Supplement Feature - February 2015
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Beyond Treading Water

Finding Profitability in Aquatic Operations

By Dawn Klingensmith

Rowland suggests that municipal pools stay true to their "swim mission" and quit trying to be something they're not. "The way to attract users to traditional swimming is to offer a great product on that level," he said. In other words, the primary product or service is the opportunity to swim. Making that opportunity inviting and worthwhile comes down to basics: updated locker rooms, overall cleanliness and customer service, he said.

Though not as essential, concessions and retail bring in money and offer customer convenience. "If your goggles break or you left your swim cap at home, you can just go buy one," Rowland said.

Asked to describe an ideal municipal pool, Rowland starts with "a couple of bodies of water" or more at different temperatures for different uses. A single pool cannot please all users temperature-wise and otherwise; certainly, patrons can't be expected to pay to experience physical discomfort or come back for more.

Rowland follows up with a bright, well-maintained entrance where guests receive a friendly greeting from staff; "clean, modern locker rooms with more of a club-like feel" and signage reminding people to shower before entering the pool; attentive lifeguards; and impeccable water quality.

And finally, "Whatever I want to do, there's some pool space to do it," he said.

Pleasing patrons and turning a profit is not impossible, Rowland said. "You just have to work hard at the details."

Knowing (Not Blowing) the Budget

Minding the details includes minding the money. "Most pools don't really know what their costs are. The city absorbs certain expenses," Clayton said. "Well, you need to know your basic costs. Lots of facilities rent out their pools for less than the operating costs because they don't know those costs. It can be hard to get a handle on the exact cost of running a pool. But if you figure out it costs roughly $50 an hour to run, you can't have recreation that brings in $20."

To turn a profit or just break even, aquatic facilities must be run like a business, he added.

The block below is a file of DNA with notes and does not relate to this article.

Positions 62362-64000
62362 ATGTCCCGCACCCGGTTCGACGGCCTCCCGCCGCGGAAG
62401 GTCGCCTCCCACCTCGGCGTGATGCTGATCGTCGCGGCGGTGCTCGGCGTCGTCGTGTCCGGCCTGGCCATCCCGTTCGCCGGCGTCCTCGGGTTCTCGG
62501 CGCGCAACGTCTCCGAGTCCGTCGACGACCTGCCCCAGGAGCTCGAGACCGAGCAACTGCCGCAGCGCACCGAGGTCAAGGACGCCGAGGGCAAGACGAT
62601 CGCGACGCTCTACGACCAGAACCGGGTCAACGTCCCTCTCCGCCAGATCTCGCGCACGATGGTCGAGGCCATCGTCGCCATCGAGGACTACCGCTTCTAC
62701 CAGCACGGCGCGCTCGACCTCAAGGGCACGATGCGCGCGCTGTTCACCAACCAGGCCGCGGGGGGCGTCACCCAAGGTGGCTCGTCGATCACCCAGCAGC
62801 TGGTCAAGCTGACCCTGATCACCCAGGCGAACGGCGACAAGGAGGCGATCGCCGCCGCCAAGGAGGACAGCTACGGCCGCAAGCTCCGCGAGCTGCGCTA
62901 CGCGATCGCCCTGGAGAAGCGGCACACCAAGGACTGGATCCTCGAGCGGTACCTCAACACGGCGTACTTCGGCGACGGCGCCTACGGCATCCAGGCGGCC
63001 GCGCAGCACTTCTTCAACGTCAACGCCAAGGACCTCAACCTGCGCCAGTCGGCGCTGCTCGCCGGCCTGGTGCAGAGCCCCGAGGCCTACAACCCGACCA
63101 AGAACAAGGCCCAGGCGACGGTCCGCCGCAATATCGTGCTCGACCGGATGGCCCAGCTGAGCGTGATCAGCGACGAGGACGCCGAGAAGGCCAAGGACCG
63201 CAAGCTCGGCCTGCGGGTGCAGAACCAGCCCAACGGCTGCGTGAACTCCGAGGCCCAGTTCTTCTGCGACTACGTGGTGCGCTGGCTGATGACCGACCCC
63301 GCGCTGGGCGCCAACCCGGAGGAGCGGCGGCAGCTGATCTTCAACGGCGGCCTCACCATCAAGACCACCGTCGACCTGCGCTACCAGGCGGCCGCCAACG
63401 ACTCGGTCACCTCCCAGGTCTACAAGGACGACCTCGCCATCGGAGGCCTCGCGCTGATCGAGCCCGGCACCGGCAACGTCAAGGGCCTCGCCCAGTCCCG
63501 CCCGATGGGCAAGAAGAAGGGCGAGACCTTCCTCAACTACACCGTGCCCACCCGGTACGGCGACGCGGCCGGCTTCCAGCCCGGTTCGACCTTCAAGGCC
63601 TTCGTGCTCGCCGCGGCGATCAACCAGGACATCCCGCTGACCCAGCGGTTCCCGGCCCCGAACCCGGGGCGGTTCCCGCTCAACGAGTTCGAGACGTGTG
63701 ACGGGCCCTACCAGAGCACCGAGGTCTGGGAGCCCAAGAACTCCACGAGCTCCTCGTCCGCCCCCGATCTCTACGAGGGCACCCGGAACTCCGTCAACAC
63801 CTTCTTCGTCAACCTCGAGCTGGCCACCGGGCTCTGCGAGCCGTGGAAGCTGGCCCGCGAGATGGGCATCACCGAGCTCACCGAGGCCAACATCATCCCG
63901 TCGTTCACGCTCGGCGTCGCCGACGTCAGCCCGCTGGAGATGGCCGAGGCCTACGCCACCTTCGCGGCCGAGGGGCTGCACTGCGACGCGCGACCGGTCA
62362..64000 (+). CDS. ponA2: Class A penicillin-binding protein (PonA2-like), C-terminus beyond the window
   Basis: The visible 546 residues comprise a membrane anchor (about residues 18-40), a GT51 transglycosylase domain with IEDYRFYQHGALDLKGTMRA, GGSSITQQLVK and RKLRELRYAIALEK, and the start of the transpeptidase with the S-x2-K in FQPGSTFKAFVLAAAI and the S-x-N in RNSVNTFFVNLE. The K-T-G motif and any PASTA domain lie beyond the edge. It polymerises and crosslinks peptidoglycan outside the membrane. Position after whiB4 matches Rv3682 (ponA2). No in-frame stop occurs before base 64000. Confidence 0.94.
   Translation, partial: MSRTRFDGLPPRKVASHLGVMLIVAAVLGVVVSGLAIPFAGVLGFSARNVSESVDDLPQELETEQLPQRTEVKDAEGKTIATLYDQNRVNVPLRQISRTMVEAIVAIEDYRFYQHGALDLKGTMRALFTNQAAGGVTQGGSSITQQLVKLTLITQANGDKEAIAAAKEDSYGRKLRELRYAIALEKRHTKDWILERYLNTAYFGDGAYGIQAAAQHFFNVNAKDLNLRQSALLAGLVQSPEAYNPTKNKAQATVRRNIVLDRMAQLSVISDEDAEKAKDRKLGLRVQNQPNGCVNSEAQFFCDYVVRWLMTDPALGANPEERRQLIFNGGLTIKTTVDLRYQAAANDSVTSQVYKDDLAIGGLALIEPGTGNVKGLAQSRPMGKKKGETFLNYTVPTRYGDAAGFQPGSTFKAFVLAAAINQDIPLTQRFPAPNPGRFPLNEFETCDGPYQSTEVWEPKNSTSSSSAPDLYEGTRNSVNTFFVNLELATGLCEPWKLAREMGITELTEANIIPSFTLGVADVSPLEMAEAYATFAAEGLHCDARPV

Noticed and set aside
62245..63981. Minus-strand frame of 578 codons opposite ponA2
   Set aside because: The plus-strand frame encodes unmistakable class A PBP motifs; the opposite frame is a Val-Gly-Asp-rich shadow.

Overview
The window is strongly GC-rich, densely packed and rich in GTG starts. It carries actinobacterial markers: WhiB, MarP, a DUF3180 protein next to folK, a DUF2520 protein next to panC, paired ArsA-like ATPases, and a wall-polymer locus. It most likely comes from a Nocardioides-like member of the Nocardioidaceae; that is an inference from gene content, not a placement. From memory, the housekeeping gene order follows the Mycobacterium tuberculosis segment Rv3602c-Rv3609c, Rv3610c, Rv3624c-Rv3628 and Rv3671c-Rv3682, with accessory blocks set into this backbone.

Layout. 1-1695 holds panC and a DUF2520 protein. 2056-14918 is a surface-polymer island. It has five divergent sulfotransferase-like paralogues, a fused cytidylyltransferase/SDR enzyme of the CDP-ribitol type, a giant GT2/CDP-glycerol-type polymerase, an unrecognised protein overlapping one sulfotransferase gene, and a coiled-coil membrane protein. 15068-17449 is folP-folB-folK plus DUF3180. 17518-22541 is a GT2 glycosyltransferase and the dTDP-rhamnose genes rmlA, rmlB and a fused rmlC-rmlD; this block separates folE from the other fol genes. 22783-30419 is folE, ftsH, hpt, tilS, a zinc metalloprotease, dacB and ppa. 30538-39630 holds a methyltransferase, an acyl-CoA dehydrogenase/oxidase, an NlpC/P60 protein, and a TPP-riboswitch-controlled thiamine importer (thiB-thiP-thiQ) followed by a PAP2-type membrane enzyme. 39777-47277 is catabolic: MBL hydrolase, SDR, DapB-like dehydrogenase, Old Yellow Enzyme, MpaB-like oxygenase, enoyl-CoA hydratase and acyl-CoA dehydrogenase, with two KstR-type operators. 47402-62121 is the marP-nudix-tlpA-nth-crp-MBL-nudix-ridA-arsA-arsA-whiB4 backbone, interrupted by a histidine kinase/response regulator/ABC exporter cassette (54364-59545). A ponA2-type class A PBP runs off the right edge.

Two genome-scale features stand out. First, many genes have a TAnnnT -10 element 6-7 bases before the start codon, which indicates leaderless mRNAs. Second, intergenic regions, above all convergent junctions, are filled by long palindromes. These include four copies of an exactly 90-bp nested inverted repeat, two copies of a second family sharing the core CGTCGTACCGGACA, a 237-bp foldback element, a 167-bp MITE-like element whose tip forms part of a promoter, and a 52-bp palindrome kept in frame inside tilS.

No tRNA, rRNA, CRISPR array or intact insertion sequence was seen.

Risk of closure forced the city of Seattle to take a more businesslike approach to running its eight indoor pool facilities and two outdoor pools. Back in 2002, "Looking at all 10 pools, cost recovery was less than 50 percent," said Kathy Whitman, aquatics manager for Seattle Parks and Recreation.

While Whitman supposes that's "probably typical across the nation," she and her team knew that in Seattle's case it was not enough to keep the doors open. That was a problem—and not just from her perspective. "We had kids showing up in life jackets at public meetings saying, 'We want you to keep our pool open,'" Whitman recalled.

The aquatics team began to conduct monthly financial analyses, looking at costs and performance compared to the same time in previous years, and compared to other pools in the region. The result is better asset management and 80 to 90 percent cost recovery across all 10 pools. Like most parks and rec departments, Seattle's provides free and discounted programs to ensure inclusion. Were that not the case, the pools would actually post a profit, Whitman said.

The department did increase fees with community support, but at the same time developed a scholarship program to keep swim lessons accessible to low-income children, with funds coming from the city as well as donations.

More pools need to follow Seattle's lead and raise fees, matching program pricing with the cost to operate the pool, said Nelson, adding that aquatics managers have a hard time heeding this advice. "They think people won't pay it, and they think it will exclude low-income members of the community," which runs counter to the parks and rec mission, he explained.

But if Seattle is any indication, communities would rather see fee hikes than pool closures.